We exit another tunnel and we are faced with a fantastic winding down hill on narrow roads. If you think you’re a good at descending try it with about 100+ riders all trying to overtake you.

We swing through a long right turn that narrows as you exit, I’m on the inside line and there are 3 or 4 riders down right by the barrier and I check to see if my team mate is amongst the carnage, he’s not and I breathe a sigh of relief. The air is suddenly knocked from me as an image of my team mate flashes past me in an instant; he’s at the side of the road with his arm in the air calling for support, NO!

Is he out, did he puncture is he injured, Damn!

I turn my thoughts away from my stricken team mate and focus on racing, we rise over the top of yet another of the big rollers and we are right on the heels of E1. We give one big push and we are there with them thankfully just before the hard work begins.

We reach the turnaround point and loop back around retracing our path on the opposite side of the road. We get a good idea of the carnage our pace has caused on both E1 and E2 and there are clumps of riders all strung out, many with vacant stares of spent me.
I scan each group looking for my team mates but I don’t see anyone and it’s not long before we pull off from the main road and in to the narrow lanes that will take us to the KOM.
 
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FarEast

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May 25, 2009
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#4
It’s pointless jostling for position on these narrow sections as you are just asking for trouble, those of us that have raced here before know where to leap frog up the peloton and we bide our time. A few spurts of power here, a few there and I’m in the top 20 or so riders. The road is getting steeper and the pace increases. The climbers taken to the front ready to attack as the road opens out on to open roads of Senmaida Toge.

My climbing style is to go at my pace, I don’t look at the other riders and I just get on with it. I know I’m not a fly weight but I know I have excellent LT and I get passed by a lot of riders in the first kilometers of the climbs, see you soon boys.

The road twists round and I start to reel in riders that previously passed me as well as riders from the front, I’m feeling good and I increase my tempo, careful not to take me in to the red zone. All of a sudden a Champion System Jersey comes past me and I’m amazed to see my team mate whom early was at the side of the road. He’s pretty banged up so I up the tempo and stay with him as he may need assistance once we are over the KOM.

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Half way up the KOM - Senmaida Toge

I’m boarder line on my LT but the presence of my team mate gives me that edge and we clear the summit right on the coat tails of the lead group, but they are quick and put in a huge surge over the summit causing the imaginary elastic that has held us altogether to finally snap.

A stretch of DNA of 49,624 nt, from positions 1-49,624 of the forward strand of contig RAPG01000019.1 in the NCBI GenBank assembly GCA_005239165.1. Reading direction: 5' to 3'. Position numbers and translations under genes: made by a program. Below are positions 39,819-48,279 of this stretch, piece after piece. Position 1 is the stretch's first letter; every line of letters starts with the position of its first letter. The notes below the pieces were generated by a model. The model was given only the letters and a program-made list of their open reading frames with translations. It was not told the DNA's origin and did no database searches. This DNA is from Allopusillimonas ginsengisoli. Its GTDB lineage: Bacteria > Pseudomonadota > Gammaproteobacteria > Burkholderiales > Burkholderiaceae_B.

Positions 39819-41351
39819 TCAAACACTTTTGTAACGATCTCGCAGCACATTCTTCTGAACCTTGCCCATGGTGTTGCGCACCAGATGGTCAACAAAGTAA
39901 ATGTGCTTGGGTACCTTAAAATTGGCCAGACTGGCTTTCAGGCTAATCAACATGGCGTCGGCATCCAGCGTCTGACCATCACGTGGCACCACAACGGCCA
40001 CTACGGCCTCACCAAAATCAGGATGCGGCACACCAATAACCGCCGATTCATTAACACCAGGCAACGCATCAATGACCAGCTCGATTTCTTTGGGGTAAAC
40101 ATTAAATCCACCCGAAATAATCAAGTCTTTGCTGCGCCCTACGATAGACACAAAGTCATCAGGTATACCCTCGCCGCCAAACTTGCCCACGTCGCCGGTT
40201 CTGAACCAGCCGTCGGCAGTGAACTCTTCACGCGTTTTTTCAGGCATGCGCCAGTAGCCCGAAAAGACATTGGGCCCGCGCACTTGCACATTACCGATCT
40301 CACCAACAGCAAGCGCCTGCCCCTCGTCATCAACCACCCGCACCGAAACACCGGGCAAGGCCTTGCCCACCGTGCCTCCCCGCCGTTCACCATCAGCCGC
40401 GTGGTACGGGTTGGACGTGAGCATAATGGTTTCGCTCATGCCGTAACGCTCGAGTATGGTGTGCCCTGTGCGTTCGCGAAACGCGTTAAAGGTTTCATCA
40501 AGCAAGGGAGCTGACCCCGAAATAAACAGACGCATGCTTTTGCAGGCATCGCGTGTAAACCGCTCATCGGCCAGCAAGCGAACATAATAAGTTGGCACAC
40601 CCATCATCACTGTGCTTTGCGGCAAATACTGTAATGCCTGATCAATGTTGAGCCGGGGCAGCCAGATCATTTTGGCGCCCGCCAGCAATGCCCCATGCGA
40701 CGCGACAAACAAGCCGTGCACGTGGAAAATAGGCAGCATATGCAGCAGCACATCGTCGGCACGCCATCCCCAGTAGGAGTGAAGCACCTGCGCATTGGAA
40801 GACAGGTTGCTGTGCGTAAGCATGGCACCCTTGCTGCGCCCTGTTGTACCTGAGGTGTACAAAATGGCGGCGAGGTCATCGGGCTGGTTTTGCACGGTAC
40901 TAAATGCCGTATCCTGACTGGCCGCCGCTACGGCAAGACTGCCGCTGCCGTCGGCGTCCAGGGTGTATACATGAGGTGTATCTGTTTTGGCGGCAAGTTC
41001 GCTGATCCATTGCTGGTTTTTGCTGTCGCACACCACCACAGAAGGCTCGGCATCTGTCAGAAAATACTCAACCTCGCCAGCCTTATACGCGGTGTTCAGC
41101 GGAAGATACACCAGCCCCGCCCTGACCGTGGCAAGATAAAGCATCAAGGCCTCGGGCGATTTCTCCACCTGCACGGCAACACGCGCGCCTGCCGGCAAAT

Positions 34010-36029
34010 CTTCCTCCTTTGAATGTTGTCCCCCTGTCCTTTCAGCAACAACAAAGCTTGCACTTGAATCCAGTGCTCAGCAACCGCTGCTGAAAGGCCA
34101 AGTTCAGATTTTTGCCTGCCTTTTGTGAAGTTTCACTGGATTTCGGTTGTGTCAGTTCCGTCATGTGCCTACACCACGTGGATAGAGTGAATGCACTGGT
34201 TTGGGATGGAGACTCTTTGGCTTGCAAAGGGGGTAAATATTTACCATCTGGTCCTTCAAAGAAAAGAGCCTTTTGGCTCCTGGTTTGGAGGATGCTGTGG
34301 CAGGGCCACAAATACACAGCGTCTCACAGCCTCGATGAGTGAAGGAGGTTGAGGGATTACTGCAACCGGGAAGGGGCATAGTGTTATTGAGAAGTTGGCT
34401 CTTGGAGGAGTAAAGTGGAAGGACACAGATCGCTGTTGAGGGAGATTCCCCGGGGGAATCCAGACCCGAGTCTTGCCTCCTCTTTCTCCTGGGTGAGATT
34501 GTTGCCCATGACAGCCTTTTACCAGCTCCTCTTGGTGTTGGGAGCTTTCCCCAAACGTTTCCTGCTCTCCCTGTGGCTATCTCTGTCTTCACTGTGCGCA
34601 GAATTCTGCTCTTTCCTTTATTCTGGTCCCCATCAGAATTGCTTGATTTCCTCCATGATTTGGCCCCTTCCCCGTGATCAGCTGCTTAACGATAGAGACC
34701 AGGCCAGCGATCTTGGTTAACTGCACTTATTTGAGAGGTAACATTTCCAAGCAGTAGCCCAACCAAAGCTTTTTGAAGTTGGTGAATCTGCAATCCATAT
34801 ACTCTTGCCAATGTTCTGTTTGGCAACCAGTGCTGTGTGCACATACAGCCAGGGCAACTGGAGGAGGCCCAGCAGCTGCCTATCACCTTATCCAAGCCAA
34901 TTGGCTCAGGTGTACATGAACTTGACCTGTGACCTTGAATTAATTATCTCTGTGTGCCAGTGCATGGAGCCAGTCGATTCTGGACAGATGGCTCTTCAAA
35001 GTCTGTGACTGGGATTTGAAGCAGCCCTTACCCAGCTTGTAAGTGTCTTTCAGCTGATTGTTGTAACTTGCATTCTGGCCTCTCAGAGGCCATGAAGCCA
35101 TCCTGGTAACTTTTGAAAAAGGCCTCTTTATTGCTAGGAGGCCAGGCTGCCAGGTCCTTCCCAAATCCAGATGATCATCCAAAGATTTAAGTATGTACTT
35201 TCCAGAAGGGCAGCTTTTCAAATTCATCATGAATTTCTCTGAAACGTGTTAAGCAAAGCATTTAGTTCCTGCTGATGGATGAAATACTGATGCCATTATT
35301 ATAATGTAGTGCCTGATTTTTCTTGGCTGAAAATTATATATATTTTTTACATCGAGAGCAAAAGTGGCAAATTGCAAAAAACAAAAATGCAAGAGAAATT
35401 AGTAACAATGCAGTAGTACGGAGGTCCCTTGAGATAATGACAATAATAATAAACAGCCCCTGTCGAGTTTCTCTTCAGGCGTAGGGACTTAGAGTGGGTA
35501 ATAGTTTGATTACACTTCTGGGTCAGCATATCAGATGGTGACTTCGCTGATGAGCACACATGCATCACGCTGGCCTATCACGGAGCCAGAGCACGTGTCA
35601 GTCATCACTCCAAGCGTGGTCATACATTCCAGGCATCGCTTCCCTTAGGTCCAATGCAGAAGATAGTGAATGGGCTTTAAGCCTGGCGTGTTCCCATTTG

There are only 4 riders in front of me and on this hair rising descent I don’t even entertain the idea of looking behind to see if there are any others. The decent is like that of Wada Toge very narrow, incredibly twisty and steep in sections.

Every corner has a warning sign indicating the flow of the road and as we swing through the 1st there is a rider on the floor, one of the leading group that pushed their luck a little to far. We round another and there is a bike down but no rider, obviously they went over the barrier and down the embankment.

The riders in my group keep the pace high, each taking the perfect racing line. A squeal of brakes behind me, the clatter of a bike and I know one of the guys behind has left us.

One last hairpin and the road opens up, the group I’m in compacts again and we can see there are about 9 of us. My team mate, 2 others and myself quickly set about increasing the pace and setting a grueling pace on the front, a perfect pace line. No hand signals, no elbow flicks we know the score and the chase is on. As each rider reached the front they peeled off and rejoined the back, it must have been a joy to watch as these 9 riders became as one, rocketing past bystanders at over 55km/h

We had no idea how far ahead the lead group was, or how big it was. But one thing we all had was a fighting spirit, a group of riders that had no intention of giving up, all prepared to leave it out there regardless.

As the group rotated again the familiar colours of our team jersey came past, hang on! Amazingly and out of nowhere our junior rider had joined us. I pulled over to the side of the pace line and took stock of the group. Champion System now had 3 riders in the chasing group and this could play heavily on the dynamics of the group, they could suddenly decide that they had no interest in working their arses off to potentially put one of us on the podium.
 
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FarEast

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#5
My team mate Matsudo also sensed this and we moved to the front and upped the pace again. Shouting encouragement to our junior to get on the back and ride like hell when it was his turn on the front. By taking the initiative we had declared that if they wanted a shot at the podium they would need to work for it and before long riders started coming through and taking pulls at the front.